The low­down

Food di­rec­tor Ja­nine Rat­cliffe on why we should be cham­pi­oning home­grown va­ri­eties


Why we should be cham­pi­oning home­grown ap­ples

What’s the deal with Bri­tish ap­ples?

At the mo­ment, 40% of the ap­ples we Brits eat are from na­tive or­chards. That’s quite a climb from 10 years ago, when the level was 28-30%, and it’s hoped that in an­other decade it will be as high as 60%. To try to boost the num­bers, grow­ers are con­stantly look­ing into new tech­nolo­gies for both cul­ti­vat­ing and stor­ing ap­ples, so that the sea­son lasts longer.

But grow­ing ap­ples is no easy busi­ness. Each one sold com­mer­cially has to be se­lected and picked by hand at op­ti­mum ripeness and qual­ity. There’s no way such a process can be au­to­mated, so the in­dus­try re­lies on thou­sands of ex­tra har­vest­ing hands ev­ery sea­son.

His­tor­i­cally, ap­ples have been stored in a cold en­vi­ron­ment – although these days the tech­nol­ogy is far more ad­vanced than that. Ap­ples are es­sen­tially kept in a chilled, low-oxy­gen, low-car­bon diox­ide, ni­tro­gen­rich at­mos­phere, which means they go into ‘sta­sis’, with no loss of qual­ity. In fact, some ap­ples thrive in this en­vi­ron­ment, of­ten de­vel­op­ing a sweeter taste as the sug­ars are con­verted.

Why can’t I buy Bri­tish all year?

From Septem­ber on­wards there are plenty of Bri­tish-grown ap­ples to go around, but be­cause the ap­ple sea­son ef­fec­tively ends in May, it’s hard to find them in sum­mer. Also, our un­pre­dictable weather means that crops are a lot more vul­ner­a­ble. A frost in 2017 se­verely dam­aged the Bri­tish ap­ple crop that year but, con­versely, the hot sum­mer of 2018 has seen a lot of va­ri­eties thrive.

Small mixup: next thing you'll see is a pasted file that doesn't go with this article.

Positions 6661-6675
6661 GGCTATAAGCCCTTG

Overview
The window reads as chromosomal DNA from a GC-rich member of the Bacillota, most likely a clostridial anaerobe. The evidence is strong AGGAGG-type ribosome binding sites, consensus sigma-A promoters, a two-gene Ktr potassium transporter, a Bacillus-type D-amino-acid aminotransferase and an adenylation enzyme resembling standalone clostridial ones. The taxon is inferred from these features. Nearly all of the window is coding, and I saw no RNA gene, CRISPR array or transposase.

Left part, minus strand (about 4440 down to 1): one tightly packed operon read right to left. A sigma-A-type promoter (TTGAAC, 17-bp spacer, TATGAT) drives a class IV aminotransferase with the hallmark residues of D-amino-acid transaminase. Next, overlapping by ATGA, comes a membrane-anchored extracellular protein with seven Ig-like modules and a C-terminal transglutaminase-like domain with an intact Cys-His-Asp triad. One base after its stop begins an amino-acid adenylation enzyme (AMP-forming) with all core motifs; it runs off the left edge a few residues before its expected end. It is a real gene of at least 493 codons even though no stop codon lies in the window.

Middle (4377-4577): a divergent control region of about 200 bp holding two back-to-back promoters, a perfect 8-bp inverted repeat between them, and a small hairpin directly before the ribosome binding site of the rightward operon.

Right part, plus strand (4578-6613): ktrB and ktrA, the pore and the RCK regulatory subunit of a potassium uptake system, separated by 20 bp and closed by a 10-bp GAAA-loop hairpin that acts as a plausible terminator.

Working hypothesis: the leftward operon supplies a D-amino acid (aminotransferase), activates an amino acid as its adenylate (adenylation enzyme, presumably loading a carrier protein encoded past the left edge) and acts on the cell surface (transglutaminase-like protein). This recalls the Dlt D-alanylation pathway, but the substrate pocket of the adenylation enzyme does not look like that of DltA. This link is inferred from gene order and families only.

Are new va­ri­eties on the way?

Yes. Grow­ers are tri­alling new types of ap­ple all the time (the test pe­riod is ap­prox­i­mately four years, so it’s not a quick process). The aim is to de­velop ap­ples that re­spond well to the UK’s cli­mate, have a long sea­son and sat­isfy what con­sumers are ask­ing for. This in­volves in­tro­duc­ing va­ri­eties from dif­fer­ent coun­tries, as well as de­vel­op­ing hy­brids.

What are the su­per­mar­kets do­ing to help?

Dur­ing ap­ple sea­son, most su­per­mar­kets will run pro­mo­tions on Bri­tish ap­ples (look for Union Jack la­bels). As well as spe­cific va­ri­eties, you’ll also find bags of gener­i­cally la­belled ap­ples – such as ‘red dessert ap­ples’. The ap­ples in these bags will vary week to week de­pend­ing on what’s avail­able, but the su­per­mar­ket is re­quired to put the par­tic­u­lar va­ri­ety on the la­bel, so you’ll know what you’re eat­ing and can there­fore look out for it again if you like it.

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